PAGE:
a multi-chip module housing including a base and sidewalls extending transversely thereto comprising a cavity containing the at least one semiconductor die package, the housing cavity having a depth transverse to the base sufficient to accommodate only a single semiconductor die package therein and configured for receiving at least a portion of the at least one semiconductor package, the housing further including a substantially planar lid extending over the cavity, secured to the sidewalls and configured to seal the at least one semiconductor package within the housing; and
a plurality of conductive pads contained within the housing and in electrical communication with an exterior of the housing, wherein the plurality of package leads of the at least one semiconductor die package are mounted to the plurality of conductive pads.
29. The multi-chip module of claim 28, wherein the semiconductor die of the at least one semiconductor die package comprises a memory die.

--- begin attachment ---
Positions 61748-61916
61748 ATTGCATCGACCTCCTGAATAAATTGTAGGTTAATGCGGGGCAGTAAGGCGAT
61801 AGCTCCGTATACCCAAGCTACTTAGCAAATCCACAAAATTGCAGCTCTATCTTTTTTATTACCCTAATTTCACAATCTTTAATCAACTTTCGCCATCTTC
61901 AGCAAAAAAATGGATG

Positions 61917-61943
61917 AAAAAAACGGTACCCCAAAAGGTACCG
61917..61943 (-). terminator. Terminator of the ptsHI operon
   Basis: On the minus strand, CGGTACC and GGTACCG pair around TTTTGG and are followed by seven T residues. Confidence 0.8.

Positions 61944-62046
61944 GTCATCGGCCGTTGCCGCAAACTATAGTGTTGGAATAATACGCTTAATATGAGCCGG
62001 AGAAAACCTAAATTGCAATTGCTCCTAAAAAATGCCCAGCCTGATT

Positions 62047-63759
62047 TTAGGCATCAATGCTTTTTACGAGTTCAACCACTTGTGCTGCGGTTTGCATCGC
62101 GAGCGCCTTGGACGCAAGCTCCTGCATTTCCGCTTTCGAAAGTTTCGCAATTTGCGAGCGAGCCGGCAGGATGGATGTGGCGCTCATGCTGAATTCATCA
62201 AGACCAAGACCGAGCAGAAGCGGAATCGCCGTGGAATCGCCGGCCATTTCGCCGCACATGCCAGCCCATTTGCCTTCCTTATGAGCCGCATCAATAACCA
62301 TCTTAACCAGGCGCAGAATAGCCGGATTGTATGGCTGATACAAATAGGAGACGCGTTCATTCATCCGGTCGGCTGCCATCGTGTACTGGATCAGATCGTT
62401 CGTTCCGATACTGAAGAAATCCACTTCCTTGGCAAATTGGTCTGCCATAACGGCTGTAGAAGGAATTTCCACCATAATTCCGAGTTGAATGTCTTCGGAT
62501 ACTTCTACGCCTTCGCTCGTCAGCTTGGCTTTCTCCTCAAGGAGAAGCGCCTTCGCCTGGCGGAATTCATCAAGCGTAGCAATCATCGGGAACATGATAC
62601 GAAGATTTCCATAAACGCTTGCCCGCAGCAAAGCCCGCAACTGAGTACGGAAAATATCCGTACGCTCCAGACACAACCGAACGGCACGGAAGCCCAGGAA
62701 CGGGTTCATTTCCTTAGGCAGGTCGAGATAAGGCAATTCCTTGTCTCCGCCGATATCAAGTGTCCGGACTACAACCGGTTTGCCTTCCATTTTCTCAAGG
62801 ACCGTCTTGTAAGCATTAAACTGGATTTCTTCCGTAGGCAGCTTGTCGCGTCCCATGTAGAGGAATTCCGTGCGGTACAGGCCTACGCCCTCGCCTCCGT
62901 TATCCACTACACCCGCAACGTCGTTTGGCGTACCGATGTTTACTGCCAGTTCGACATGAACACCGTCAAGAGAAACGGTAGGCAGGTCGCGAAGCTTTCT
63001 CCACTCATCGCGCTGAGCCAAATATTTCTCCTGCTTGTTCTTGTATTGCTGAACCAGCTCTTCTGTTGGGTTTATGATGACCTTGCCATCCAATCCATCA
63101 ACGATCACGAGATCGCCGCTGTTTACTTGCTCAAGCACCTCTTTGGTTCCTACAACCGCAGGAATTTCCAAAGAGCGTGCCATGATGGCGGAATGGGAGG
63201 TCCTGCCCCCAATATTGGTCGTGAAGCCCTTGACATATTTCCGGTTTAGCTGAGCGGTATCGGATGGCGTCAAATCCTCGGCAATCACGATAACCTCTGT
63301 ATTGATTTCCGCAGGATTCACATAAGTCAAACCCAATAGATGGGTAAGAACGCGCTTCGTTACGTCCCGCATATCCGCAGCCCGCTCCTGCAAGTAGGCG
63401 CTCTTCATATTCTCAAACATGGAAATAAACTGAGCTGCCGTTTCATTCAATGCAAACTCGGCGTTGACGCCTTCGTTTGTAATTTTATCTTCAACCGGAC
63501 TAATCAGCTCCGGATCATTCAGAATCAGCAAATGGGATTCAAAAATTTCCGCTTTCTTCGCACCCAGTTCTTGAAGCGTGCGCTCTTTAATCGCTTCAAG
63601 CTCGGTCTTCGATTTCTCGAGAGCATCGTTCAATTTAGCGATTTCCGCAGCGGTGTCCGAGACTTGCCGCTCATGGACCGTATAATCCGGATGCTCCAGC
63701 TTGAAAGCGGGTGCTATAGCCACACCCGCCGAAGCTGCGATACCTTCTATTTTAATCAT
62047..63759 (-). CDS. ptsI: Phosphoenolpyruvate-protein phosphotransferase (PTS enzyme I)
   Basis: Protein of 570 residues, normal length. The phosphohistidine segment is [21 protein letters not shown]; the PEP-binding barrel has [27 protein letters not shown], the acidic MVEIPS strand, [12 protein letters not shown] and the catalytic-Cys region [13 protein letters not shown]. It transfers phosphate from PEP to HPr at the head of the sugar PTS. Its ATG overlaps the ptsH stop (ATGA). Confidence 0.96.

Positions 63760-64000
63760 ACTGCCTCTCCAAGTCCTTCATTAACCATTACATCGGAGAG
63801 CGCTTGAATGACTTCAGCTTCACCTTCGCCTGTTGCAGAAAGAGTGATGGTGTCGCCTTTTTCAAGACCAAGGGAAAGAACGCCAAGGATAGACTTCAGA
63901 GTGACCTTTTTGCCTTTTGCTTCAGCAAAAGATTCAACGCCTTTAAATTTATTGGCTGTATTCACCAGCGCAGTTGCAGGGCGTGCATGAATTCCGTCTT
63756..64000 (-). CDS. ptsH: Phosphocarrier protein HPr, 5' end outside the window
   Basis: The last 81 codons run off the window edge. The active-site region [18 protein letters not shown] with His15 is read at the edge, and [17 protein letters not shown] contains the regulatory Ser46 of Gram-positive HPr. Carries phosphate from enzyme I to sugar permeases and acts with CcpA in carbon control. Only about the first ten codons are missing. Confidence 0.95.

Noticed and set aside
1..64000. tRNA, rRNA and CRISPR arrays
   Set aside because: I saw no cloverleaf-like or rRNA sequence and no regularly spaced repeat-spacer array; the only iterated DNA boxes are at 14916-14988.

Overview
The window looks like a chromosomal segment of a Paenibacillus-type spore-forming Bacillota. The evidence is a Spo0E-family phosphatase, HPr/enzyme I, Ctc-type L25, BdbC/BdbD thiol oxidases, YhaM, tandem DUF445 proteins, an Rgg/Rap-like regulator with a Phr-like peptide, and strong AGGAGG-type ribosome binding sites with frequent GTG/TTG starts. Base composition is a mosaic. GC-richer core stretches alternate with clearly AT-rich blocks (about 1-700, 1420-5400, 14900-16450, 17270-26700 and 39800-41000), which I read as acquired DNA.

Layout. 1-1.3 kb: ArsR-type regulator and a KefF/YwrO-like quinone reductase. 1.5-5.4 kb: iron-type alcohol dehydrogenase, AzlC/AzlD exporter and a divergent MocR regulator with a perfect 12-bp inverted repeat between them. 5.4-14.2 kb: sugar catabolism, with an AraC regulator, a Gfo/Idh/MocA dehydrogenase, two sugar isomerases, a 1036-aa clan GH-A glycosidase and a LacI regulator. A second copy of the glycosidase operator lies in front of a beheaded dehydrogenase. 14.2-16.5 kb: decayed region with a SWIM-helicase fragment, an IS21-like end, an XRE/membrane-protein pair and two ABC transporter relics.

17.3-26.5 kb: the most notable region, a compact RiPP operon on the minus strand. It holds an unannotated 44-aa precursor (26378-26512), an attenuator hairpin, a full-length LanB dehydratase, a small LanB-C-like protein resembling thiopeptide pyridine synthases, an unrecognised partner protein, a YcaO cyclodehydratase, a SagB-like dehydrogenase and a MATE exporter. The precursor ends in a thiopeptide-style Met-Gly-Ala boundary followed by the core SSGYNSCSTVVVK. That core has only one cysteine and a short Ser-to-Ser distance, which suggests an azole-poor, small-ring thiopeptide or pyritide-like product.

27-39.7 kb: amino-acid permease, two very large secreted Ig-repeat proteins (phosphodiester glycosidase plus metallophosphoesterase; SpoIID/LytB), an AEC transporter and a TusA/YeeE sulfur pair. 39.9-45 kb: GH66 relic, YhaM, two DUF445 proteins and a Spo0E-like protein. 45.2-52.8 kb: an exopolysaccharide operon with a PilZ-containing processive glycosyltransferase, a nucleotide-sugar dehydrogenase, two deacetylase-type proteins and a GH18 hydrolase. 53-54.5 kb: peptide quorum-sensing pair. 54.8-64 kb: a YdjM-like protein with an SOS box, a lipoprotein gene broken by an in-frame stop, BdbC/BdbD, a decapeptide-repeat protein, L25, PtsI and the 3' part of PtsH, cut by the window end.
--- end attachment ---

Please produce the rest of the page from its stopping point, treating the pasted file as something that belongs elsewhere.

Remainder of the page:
30. The multi-chip module of claim 29, wherein the semiconductor die comprises a device selected from the group consisting of dynamic random access memories (DRAMs) and static random access memories (SRAMs).
31. The multi-chip module of claim 28, wherein the plurality of package leads of the at least one semiconductor die package are attached to the plurality of conductive pads with one of solder, conductive epoxy, and a conductive polymer.
32. The multi-chip module of claim 28, wherein the at least one semiconductor die package comprises a thin small outline package (TSOP).
33. The multi-chip module of claim 28, wherein the plurality of package leads of the at least one semiconductor die package comprise one of straight leads, gull-wing leads, or J leads.
34. The multi-chip module of claim 28, wherein the multi-chip module housing comprises a plastic.
35. The multi-chip module of claim 28, wherein the multi-chip module housing comprises a hermetically sealed housing.
36. The multi-chip module of claim 28, wherein the at least one semiconductor package comprises a first semiconductor die package and a second semiconductor die package, and wherein the first semiconductor die package and the second semiconductor die package are connected to opposing sides of a material.
Description
CROSS-REFERENCE TO RELATED APPLICATIONS